From the moment of birth, our bodies are bombarded by different pathogens and to combat them we need our immune system to target the pathogens, and handle any damage caused by other factors, like external pollutants or toxins in food. Not surprisingly, nutrients present in our diet play an enormous role in maintaining the function and health of the immune system.
Nutrients required for immune system health:
Every stage of immune response is heavily dependent on the presence of specific micronutrients, including essential amino acids, essential fatty acids, vitamins and minerals. Those nutrients play vital roles in maintaining quality immune system functions; thus, all forms of immunity may be affected by their deficiencies. When your immune system is challenged, it’s demand for nutrients suddenly increases, therefore you should take care to ensure that your diet provides this demand for nutrients.
Some of the essential nutrients and vitamins need for gut health
1 – Protein and amino acids
Amino acids are required for the synthesis of a variety of specific proteins, which regulate key metabolic pathways of the immunity and so, deficiency of either protein or amino acids can negatively impact on the immune function and increase your susceptibility to infections. Great sources of protein are; meats, fish, beans and bean-made flours, diary and eggs.
2 – Fatty acids
Dietary fatty acids are very important for immune health. Both Omega 6 and Omega 3, are important to maintain cell membranes. In Western society, our diet tends to be rich in omega 6, rather than omega-3. A balance of Omega-3 and Omega 6 is very important for gut health and omega 3 can be found in flaxseeds, chia seeds, fatty fish, such as salmon, herring or tuna.
3 – Prebiotics and probiotics
Gut bacteria plays an important role in protecting us against pathogens. By colonising your intestines, they not only protect our digestive system from infections, but also, they stimulate and maintain immune system defences.
– Probiotics help you to increase the number of friendly bacteria in your gut. Most of them are rich in bacteria cultures, especially lactobacilli and bifidobacterial, which you can find in traditionally cultured dairy products, like mature cheeses, some fermented milks, live yogurt and kefir, as well as in sauerkraut/kimchi, miso/natto paste or soya/fish sauce.
– Prebiotics are non-digestible carbohydrates, known as dietary fibres. Those fibres are an important energy source for gut microbes and are used to produce short-chain fatty acids, which reduce allergic inflammation, improve the gut barrier by increasing mucus production, and reduce risk for colorectal cancer and Crohn’s disease. Therefore, dietary fibre plays an important role in gut health and we should try to include more fibre into our diet – at least 25–31 g per day. You can find fibre in whole foods, such as cereals, vegetables, fruits and nuts, as well as in Flaxseed, Almonds, Wheatbran, Barley, rye, Oats, beans, Soy, Spinach, Lentils.
4 – Vitamin C
Vitamin C is necessary for collagen production and antioxidant defences, top up your vitamin C levels with acerola cherries, guavas, yellow and red peppers, mustard spinach, kiwifruit, litchis, oranges, pumelo, lemons, chilli peppers.
5 – Vitamin D
This stimulates production of antimicrobial peptides in the respiratory tract and protects your lungs from infection. It can be found in fish, such as carp, mackerel, salmon, halibut, trout, but also exposure to UV light enables our body to make Vitamin D.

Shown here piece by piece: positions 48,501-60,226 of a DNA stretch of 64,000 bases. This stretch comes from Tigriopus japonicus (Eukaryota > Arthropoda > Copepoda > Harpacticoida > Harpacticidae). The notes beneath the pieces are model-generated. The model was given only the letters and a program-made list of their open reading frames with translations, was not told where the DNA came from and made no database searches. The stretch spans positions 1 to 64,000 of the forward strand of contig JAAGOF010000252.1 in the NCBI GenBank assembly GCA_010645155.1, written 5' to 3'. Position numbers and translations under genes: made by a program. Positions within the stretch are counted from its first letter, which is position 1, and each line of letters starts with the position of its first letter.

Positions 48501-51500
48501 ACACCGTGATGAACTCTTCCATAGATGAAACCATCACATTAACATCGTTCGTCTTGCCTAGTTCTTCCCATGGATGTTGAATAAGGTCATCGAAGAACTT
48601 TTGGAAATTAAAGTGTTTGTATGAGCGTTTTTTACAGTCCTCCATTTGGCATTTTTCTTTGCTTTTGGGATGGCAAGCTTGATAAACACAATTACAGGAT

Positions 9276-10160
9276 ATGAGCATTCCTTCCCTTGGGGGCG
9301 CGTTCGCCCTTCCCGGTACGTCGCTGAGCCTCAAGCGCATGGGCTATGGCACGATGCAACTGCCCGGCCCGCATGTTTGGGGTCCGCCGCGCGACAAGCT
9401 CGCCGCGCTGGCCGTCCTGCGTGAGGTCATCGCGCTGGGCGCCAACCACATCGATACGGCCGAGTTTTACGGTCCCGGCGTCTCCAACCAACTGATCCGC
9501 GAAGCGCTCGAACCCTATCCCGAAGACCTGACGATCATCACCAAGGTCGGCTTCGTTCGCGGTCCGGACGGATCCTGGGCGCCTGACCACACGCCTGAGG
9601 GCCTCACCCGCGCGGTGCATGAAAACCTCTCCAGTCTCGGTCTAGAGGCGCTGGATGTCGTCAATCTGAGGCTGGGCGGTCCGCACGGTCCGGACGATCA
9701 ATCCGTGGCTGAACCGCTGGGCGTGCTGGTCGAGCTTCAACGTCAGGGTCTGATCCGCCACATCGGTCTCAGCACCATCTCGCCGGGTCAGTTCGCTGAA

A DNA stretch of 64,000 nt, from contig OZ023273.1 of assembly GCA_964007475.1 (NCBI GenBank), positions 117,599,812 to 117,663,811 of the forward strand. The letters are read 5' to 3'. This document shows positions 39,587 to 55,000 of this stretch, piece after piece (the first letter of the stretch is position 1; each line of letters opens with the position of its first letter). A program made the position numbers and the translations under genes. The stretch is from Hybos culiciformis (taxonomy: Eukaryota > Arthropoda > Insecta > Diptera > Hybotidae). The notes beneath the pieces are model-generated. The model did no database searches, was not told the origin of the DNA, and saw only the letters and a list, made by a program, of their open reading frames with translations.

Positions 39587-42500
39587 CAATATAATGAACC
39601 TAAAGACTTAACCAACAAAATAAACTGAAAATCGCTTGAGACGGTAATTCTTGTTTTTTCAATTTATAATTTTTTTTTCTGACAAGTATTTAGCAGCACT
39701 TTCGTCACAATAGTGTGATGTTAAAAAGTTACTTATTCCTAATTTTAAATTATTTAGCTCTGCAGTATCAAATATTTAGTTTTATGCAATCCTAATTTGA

6 – Vitamin A
This regulates your immune cells and modulates microbiota in the gut. It can be found in sweet potatoes, carrots, pumpkin, beef liver, tuna, spinach, mustard greens, butternut squash, collards, cantaloupe melon.
7 – Vitamin E
This decreases inflammation and protects cells against oxidative damage from free radicals. It can be found in sunflower seeds, almonds, fortified plant-based drinks, avocados, hazelnut/almond oil, nut butter.
8 – Vitamin B
Vit B complex improves immune response during disease, protects your cell DNA against damage and boosts cell response to pathogens. Best sources are fish, poultry, beans, lentils, sweet potatoes, bananas, avocados, pistachios, edamame.
9 – Zinc
Zinc enhances bacteria elimination in your digestive tract and modulates antioxidant defences, it can be found in seafood, beef, chicken, tofu, natto, pork chop, hemp or pumpkin seeds.
10 – Copper
Copper has shown to have antimicrobial properties and efficiently destroys ingested pathogens. It can be found in seafood, shiitake and white button mushrooms, tofu, soyabens, sweet potatoes, sesame seeds, sunflower seeds, hemp seeds.
11 – Selenium
This regulates redox reactions in your body and protects against oxidative stress, by removing free radicals from your body. It can be found in brazil nuts, fish/seafood, pork chops, beef, poultry, tofu, whole grains.
12 – Magnesium
This maintains antioxidant defences, reduces oxidative stress. It can be found in spinach, swiss chard, hemp seeds, pumpkin seeds, flaxseeds, beans, tuna, quinoa.
So, as you can see immune health is a complicated topic and involves a myriad of nutrients from our diet and systems within our body. To maintain immune health, it’s always a good place to start to look at eating a balanced diet, rich in fibre, vitamins and the above nutrients. If you do feel that you need to boost your levels of bacteria in the gut – always see a registered nutritionist or Dietitian to discuss your symptoms first.
Food list are from My Food Data database. Available here: https://www.myfooddata.com
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Written by Nutritionist Joanna Jurek, Joanna has a BSc in Biomedical Science and is completing a PhD in Human Nutrition.